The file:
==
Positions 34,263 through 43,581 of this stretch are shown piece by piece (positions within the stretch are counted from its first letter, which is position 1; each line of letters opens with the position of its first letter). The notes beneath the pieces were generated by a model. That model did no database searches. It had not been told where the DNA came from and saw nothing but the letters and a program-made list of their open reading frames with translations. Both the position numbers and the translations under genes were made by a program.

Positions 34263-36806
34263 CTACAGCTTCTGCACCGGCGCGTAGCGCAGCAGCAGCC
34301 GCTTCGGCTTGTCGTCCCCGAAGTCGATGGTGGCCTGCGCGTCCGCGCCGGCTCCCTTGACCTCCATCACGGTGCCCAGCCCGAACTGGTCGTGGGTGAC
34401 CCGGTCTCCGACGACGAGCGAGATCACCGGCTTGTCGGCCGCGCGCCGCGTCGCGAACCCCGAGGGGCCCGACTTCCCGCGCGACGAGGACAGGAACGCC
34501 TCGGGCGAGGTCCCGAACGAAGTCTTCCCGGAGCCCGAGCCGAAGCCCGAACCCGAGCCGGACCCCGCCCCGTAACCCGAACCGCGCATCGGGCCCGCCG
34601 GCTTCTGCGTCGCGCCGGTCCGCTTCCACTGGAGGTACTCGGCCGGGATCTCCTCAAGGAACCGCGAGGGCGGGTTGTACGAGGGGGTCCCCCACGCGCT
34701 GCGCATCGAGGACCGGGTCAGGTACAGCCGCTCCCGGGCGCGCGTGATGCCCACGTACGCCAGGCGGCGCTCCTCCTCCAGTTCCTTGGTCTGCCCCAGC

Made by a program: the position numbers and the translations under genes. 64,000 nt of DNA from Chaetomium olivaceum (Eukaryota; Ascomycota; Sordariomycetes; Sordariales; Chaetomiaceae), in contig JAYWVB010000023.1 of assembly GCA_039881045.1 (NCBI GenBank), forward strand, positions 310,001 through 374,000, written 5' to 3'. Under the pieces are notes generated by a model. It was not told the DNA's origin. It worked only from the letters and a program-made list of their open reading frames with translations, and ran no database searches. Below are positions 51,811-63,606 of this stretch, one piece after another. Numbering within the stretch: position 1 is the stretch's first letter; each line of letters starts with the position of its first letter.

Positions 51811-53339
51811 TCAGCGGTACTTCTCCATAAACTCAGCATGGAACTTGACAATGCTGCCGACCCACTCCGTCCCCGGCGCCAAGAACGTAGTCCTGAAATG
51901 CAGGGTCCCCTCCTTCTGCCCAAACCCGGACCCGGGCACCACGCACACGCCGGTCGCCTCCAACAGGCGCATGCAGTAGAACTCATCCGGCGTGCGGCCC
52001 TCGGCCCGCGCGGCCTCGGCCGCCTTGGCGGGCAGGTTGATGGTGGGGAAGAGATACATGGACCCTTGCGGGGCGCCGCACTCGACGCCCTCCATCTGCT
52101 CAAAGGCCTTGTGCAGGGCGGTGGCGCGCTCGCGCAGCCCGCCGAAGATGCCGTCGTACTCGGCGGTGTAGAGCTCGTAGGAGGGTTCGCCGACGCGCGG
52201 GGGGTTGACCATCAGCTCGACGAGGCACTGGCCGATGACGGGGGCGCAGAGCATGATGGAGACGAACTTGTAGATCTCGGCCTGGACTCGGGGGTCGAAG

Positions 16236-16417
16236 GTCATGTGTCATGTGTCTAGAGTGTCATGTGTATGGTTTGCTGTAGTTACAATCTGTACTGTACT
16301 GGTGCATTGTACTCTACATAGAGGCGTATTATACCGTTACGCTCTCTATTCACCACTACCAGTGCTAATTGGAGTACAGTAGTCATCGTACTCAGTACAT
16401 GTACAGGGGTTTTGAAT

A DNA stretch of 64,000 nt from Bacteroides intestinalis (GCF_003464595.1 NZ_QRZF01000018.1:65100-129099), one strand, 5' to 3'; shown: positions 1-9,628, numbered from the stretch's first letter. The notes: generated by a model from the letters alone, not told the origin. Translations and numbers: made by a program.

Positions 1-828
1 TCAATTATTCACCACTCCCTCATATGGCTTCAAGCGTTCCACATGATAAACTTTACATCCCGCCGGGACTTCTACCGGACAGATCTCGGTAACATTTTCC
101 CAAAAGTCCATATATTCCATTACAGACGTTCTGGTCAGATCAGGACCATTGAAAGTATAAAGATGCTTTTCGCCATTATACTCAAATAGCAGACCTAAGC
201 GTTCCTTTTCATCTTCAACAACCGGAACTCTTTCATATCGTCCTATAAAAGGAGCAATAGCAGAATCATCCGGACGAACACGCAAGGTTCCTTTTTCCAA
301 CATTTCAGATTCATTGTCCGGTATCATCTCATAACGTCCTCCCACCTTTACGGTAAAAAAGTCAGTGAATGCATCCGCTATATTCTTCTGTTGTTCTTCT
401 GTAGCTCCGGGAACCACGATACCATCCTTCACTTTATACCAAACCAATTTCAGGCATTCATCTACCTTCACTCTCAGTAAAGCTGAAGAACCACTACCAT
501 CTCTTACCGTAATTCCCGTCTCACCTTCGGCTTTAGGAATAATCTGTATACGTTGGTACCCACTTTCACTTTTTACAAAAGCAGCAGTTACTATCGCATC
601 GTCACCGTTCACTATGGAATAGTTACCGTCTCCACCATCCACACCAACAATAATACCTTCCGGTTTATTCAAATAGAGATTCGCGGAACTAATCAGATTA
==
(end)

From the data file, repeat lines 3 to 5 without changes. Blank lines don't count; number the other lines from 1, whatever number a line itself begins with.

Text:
34263 CTACAGCTTCTGCACCGGCGCGTAGCGCAGCAGCAGCC
34301 GCTTCGGCTTGTCGTCCCCGAAGTCGATGGTGGCCTGCGCGTCCGCGCCGGCTCCCTTGACCTCCATCACGGTGCCCAGCCCGAACTGGTCGTGGGTGAC
34401 CCGGTCTCCGACGACGAGCGAGATCACCGGCTTGTCGGCCGCGCGCCGCGTCGCGAACCCCGAGGGGCCCGACTTCCCGCGCGACGAGGACAGGAACGCC